Tuesday, March 27, 2012


Hello, everyone! I'm back. I know I haven't written much in the last few weeks. I needed to recharge my reviewing batteries, so I was on a self-imposed hiatus. I wasn't even planning on coming back so soon, but then TotalFilm.com included a link to my page in their weekly Email newsletter. I'm not sure if I was chosen randomly, or if somebody there actually liked what they saw, but this little piece of positive reinforcement gave me some much needed motivation, so I've got a lot of catching up to do. Thanks, Total Film!

I've actually been meaning to watch Jean-Luc Godard's 1965 film, Alphaville for a few years now. I hadn't seen any of Godard's other films yet, but I've seen a few other French New Wave classics, and the thought of a French New Wave science fiction film noir was too cool to ignore.

Alphaville is the story of Lemmy Caution, played by American actor Eddie Constantine, a spy sent into the titular city undercover as a journalist. His mission is to find and destroy Alpha 60, the malevolent artificial intelligence that controls the thoughts and hearts of all of the city's residents.

Lemmy Caution is the embodiment of the American film noir detective, rumpled trench coat and fedora and all, displaced into a dystopian near future. It's pretty cool that Godard got an actual American to play the role, I can't imagine there were a ton of American actors fluent in French at the time (or now, for that matter).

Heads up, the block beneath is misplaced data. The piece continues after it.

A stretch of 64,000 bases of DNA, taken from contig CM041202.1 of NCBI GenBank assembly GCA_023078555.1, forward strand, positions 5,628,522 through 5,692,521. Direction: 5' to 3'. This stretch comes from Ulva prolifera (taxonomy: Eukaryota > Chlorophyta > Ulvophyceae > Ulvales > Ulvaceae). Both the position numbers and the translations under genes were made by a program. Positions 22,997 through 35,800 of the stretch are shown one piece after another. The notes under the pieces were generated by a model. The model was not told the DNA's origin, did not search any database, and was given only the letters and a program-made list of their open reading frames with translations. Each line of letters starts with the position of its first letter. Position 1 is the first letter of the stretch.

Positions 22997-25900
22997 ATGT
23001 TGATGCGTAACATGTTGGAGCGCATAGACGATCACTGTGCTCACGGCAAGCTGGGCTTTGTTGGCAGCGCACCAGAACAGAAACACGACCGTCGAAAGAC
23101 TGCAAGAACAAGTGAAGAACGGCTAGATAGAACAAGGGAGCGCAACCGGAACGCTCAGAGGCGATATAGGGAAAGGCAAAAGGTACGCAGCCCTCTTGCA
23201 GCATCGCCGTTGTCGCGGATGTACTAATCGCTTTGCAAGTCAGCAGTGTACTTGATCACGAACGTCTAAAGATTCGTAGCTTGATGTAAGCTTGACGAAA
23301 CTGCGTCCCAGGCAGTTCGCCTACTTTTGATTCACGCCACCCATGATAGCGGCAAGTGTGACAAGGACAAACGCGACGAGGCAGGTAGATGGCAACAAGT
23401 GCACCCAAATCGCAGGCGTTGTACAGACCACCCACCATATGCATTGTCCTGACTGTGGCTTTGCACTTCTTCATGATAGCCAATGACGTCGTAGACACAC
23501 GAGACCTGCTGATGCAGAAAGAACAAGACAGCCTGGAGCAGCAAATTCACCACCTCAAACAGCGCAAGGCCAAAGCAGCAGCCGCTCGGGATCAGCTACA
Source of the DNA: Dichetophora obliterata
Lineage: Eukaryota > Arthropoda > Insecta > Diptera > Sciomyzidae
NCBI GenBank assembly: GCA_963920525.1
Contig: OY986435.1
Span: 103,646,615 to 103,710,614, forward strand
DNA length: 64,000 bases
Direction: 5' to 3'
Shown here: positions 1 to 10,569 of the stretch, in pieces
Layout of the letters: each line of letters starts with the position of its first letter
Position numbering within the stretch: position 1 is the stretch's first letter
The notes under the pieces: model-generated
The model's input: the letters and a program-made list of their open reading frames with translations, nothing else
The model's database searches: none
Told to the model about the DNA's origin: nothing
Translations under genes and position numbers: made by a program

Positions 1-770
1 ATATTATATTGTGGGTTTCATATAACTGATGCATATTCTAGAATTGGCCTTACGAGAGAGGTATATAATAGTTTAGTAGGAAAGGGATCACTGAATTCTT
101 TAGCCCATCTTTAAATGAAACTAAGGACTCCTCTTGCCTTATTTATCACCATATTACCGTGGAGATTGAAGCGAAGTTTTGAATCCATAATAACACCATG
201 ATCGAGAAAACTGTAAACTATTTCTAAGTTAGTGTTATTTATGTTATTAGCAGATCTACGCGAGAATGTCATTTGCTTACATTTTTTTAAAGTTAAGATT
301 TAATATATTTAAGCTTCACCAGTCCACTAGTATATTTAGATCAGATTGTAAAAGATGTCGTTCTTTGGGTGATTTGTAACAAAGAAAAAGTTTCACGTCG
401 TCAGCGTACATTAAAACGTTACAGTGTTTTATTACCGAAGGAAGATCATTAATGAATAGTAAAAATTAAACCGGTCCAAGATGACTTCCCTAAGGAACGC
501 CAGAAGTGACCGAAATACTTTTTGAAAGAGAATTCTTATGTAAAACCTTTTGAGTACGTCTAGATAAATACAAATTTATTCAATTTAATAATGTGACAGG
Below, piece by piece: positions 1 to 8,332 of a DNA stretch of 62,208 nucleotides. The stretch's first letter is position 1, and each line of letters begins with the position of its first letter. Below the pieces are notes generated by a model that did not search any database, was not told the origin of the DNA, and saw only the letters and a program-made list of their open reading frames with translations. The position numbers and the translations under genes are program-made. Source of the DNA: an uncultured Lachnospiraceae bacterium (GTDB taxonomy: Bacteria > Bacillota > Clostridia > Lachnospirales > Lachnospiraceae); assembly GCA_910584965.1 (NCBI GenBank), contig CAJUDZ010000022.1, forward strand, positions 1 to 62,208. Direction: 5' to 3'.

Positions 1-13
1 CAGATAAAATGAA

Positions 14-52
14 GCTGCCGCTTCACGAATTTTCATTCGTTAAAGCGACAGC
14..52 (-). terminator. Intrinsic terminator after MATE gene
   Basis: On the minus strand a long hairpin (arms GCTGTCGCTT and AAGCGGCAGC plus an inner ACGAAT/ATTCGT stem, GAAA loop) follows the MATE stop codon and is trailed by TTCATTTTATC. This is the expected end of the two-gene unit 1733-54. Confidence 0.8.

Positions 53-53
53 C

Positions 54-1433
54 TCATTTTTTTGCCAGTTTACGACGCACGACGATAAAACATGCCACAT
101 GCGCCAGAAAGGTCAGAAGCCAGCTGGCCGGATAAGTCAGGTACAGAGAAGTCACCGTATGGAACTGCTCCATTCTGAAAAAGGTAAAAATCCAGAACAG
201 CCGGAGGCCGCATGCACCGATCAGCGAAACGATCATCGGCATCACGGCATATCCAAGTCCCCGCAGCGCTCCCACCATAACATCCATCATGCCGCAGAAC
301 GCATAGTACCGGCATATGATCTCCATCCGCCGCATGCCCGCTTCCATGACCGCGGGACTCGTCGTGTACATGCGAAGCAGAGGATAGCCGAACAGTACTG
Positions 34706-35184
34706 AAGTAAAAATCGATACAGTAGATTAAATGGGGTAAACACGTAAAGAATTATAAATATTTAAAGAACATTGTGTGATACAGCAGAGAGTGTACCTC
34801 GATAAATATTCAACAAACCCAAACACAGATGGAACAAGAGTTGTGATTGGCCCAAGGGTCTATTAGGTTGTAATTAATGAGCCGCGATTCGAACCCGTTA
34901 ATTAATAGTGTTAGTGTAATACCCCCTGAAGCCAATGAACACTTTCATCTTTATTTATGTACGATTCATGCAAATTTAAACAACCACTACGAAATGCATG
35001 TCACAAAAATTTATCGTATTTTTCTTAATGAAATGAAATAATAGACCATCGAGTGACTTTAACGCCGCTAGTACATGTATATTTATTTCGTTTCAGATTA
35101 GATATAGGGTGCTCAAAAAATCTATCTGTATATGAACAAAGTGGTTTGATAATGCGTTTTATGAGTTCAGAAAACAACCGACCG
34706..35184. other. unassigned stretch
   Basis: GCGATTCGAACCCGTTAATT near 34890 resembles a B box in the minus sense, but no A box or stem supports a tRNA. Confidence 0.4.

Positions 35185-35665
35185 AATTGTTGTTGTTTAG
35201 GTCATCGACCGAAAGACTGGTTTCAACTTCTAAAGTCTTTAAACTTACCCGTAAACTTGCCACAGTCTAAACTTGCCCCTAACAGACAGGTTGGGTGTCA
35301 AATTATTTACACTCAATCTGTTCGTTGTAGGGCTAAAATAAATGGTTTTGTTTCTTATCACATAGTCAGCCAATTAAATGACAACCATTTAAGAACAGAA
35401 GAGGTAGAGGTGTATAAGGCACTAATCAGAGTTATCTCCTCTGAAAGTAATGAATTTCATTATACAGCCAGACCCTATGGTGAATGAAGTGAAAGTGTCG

I found the computer, Alpha 60, to be an interesting character. Cold and logical, it rules the city with a iron (silicon?) thumb. If anybody shows any outward signs of irrationality, AKA emotions of any kind, it calls you to a room, interrogates you, and if it deems you irrational, executes you. I read that Alpha 60 was voiced by a man with one of those tracheotomy rings that smokers who got throat cancer use. It gives it a much more unsettling feeling than most other monotonous computer voices from the 1960's.

The city of Alphaville is pretty much just modern Paris. There's not much in the design that makes it very science fiction, it was mostly very modern for the time. Many of the settings in the film were the newer buildings that were built in Paris, presumably after World War II, which looked quite different, colder, and more futuristic than the city's older buildings, and that is actually enough to give Alphaville the space age feel it needs.

Alphaville may have been the first movie to cross science fiction with film noir. I'm not 100% on this, but if that is the case, then other great films such as Blade Runner and Dark City may owe a debt to Godard's film. It's definitely a must watch for any lover of science fiction and/or French movies of the 60's.

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